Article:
Bowling Green's Barbara O'Brien says there are two reasons why she gets phone calls from her children: "When they're sick - or they need a recipe."
|Barbara O'Brien of Bowling Green with her berry soup. (Photos: Enoch Wu/Sentinel-Tribune)
Her offspring, who are currently living busy lives in Cleveland, Washington, D.C. and Berkeley, Calif., might want to get mom on speed-dial this week. She's got a recipe so special it wowed all the judges in this month's edition of the BG Farmers Market recipe competition.
Her recipe for Summer Berry Fruit Soup takes the cake at the second installment of the Farm Fresh Recipe Contest, a new feature of the market for 2013.
With Friday marking the official start of summer, the timing couldn't be more perfect for a chilled soup.
As the contest judges note, "soup and fruit are words not normally used together," but in O'Brien's offering, the combination is refreshingly delicious.
To judge for yourself, come down to the market Wednesday, where Chef Mathew Manley from Heritage Corner will be serving up samples of the berry soup, starting at 5:30.
O'Brien says the key to this versatile soup is the inclusion of ginger. "The ginger makes it," she emphasized.
It brings out the flavor of the sweet summer berries, which is balanced by the natural tartness of lemon, lime and orange juice as well as peel.
"I've been making cold soups for a long time. With this recipe contest I wanted to incorporate fresh fruit - the blueberries, the peaches and strawberries. But I didn't use raspberries and blackberries because of the seeds. They wouldn't enhance the soup, or look good either."
Her favorite way to serve it is for brunch, alongside a small sandwich.
"I have served it for a ladies' luncheon with a chicken salad and a croissant. It seems to be a nice combination.
"You can also put it on top of a pound cake; it kind of soaks in," O'Brien added.
Or, how about garnishing it with sour cream or yogurt?
"It could even be a breakfast soup, as far as I'm concerned," she said.
The contest judges like it over ice cream as a sauce.
O'Brien loves how "all berries have valuable nutrients - vitamin C, antioxidants, fiber. Berries mixed in salads, over cereal, in a smoothie, and as a snack" are all good options in June and July.
She describes herself as "kind of a locovore, especially during the market season."
And surely she is one of the farmer's market's biggest boosters.
A retired nurse practitioner whose last job was with Maumee OB-GYN James Croak, she has filled retirement with an array of projects, most benefitting Bowling Green in one creative way or another.
"For a couple years I did pies for the Farmers Market, until I blew my oven," O'Brien said. She contributed "various fruit pies. I couldn't do anything like custard or anything that needed to be refrigerated."
The only problem is, she found herself baking 15 to 18 pies at a time. "Well, that got a little old. I think this summer I'm going to do it once or twice" but limit the volume to perhaps five to eight pies per market.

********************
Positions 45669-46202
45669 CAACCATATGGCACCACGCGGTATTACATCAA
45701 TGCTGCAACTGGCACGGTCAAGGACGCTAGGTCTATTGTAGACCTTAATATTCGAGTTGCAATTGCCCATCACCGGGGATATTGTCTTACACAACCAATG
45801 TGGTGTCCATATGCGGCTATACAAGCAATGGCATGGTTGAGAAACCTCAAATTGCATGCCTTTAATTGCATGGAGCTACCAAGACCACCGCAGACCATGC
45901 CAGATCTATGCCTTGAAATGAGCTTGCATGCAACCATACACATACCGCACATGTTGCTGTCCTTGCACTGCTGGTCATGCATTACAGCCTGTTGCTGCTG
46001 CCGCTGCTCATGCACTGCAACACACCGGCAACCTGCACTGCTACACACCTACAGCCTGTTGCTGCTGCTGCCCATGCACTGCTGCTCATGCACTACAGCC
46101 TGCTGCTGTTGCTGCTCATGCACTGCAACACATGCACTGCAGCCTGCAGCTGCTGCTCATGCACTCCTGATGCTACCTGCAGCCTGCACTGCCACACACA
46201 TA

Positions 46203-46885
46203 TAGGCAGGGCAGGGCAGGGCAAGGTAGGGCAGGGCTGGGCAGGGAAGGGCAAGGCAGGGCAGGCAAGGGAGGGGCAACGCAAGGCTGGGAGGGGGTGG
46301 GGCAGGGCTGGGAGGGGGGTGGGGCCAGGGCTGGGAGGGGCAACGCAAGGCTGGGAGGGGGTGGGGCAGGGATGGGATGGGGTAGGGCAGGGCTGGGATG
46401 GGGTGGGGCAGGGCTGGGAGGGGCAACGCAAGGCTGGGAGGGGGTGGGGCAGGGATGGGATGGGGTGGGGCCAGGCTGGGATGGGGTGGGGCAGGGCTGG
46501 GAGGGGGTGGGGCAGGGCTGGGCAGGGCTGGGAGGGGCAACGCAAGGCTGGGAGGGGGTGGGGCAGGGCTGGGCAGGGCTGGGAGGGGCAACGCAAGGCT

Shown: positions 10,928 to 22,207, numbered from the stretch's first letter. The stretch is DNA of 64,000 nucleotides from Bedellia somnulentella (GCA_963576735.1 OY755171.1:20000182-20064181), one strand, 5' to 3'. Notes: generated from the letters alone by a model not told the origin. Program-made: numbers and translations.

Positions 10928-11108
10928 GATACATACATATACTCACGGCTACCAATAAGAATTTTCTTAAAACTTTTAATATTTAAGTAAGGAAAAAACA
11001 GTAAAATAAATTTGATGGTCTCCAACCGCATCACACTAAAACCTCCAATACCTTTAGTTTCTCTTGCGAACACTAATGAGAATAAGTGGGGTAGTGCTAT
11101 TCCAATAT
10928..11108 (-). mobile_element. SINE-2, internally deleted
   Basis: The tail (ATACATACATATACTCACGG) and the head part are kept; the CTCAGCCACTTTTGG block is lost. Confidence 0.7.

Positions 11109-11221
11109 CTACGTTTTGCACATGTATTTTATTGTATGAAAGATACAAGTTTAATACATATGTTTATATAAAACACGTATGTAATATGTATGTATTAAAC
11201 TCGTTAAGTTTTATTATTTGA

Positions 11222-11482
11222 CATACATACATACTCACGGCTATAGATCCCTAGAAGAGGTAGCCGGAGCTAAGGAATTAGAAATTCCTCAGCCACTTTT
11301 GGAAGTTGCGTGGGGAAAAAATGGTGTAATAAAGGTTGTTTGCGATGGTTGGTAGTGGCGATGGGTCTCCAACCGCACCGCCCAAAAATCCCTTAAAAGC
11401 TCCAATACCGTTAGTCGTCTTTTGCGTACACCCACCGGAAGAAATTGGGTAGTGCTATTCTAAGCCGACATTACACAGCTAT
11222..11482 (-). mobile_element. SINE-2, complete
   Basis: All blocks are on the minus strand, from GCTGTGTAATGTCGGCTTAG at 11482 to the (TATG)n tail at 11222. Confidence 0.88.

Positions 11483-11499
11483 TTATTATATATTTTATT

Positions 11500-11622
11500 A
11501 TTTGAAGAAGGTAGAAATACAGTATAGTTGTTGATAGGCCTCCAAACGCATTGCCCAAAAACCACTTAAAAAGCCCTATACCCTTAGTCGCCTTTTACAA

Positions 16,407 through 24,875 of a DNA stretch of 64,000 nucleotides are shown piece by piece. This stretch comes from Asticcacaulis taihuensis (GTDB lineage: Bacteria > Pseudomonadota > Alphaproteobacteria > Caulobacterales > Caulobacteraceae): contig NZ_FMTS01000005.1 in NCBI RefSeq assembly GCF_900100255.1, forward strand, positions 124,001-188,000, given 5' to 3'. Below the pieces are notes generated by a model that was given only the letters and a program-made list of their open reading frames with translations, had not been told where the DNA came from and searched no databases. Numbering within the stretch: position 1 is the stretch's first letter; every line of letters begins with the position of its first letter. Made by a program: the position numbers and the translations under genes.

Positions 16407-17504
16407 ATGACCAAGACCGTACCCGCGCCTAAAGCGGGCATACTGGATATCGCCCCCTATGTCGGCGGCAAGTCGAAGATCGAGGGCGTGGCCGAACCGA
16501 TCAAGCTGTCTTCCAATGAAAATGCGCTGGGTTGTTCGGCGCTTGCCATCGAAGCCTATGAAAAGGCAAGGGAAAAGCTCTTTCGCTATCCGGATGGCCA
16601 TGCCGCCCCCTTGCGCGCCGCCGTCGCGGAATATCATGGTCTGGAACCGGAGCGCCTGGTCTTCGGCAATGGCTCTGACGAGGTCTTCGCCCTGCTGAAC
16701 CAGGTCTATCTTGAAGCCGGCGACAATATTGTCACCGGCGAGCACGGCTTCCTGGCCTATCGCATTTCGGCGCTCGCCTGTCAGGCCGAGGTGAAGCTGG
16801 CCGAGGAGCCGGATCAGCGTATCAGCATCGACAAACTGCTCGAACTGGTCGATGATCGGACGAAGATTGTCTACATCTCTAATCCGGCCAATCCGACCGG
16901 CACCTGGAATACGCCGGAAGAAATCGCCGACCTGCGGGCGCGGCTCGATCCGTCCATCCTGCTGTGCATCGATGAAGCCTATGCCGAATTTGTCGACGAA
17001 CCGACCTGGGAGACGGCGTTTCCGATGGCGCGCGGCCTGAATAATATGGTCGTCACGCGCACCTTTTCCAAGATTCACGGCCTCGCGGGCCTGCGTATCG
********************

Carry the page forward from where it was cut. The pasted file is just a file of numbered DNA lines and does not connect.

O'Brien is even called the Pi Lady - a play on words acknowledging the fact that husband Tom is a retired professor of mathematics at Bowling Green State University. “I had a little sign with the pi symbol on it.”
O’Brien, who won the town’s chili contest a couple years ago with a Cincinnati-style chili, says she entered last month’s market recipe contest, too. “I had a kale soup that I submitted, but it didn’t win.
“So now that (the berry soup) won I’m not going to submit any more this year.”
That doesn’t mean she’ll stay out of the kitchen.
“I have to cook and need to cook. It should be something you love to do, tastes good, looks good and is an enjoyable experience.
“Feeding people is an act of love. If you don’t like to cook, people can tell by the (lack of effort) expended.”
O’Brien calls herself “an experimental cook” who often gets recipe ideas by going online.
“Plug it in and a ton of recipes will show up. Everyone needs an iPad in the kitchen.”
She offers one important preparation hint for her chilled soup.
“It says to saute the ginger in the pot. You don’t need to put oil to saute it. Just saute it lightly with no oil.”
Chef Manley suggests tasting the soup before adding the sugar. You might want to adjust the amount based on the sweetness of the fruit. Straining the soup after blending it will eliminate any seeds from the berries.
For those who shouldn’t consume sugar, O’Brien said the soup will taste fine with a sugar substitute. “They have that Splenda now, in bags.”
This is the second edition of the 2013 Farm Fresh Recipe Contest, and there are four more monthly contests. Community members are invited to try the recipe and help evaluate it for a grand prize at the end of the season.
There is a different theme every month the Downtown Farmers’ Market operates, now through Oct. 16. The entry deadline for the next contest, focusing on summer squash, is June 19. Entry forms are available at the market, at the Downtown Bowling Green office at 121 E. Wooster, or on the Farm and Garden pages of the Sentinel-Tribune’s website, www.sent-trib.com
The market is held every Wednesday, from 4-8 p.m., at 201 S. Main St.
Berry Fruit Soup
1 tablespoon minced ginger
3 cups chopped strawberries
3 cups chopped peaches
1 teaspoon grated lemon peel
1 teaspoon grated lime peel
1 teaspoon grates orange peel
2 cups water
1 ½ cups sugar
½ cup orange juice
2 tablespoons fresh lemon juice
2 tablespoons fresh lime juice
1 cup blueberries
Sauté the ginger in water in a medium pot about 2 minutes. Add 2 cups of strawberries, 3 cups peaches, grated lemon, orange and lime and cook for 2 minutes. Add water, sugar and juices. Simmer for 5 minutes. Cool and blend in blender or food processor. Add remaining strawberries and blueberries. Stir and refrigerate until chilled. Serve with mint sprigs.
Optional embellishment: A scoop of frozen yogurt.
Calories 207, Carbohydrate 53 g, Fat 0 g, Protein 1 g, Fiber 2.4 g, Sodium 1 mg.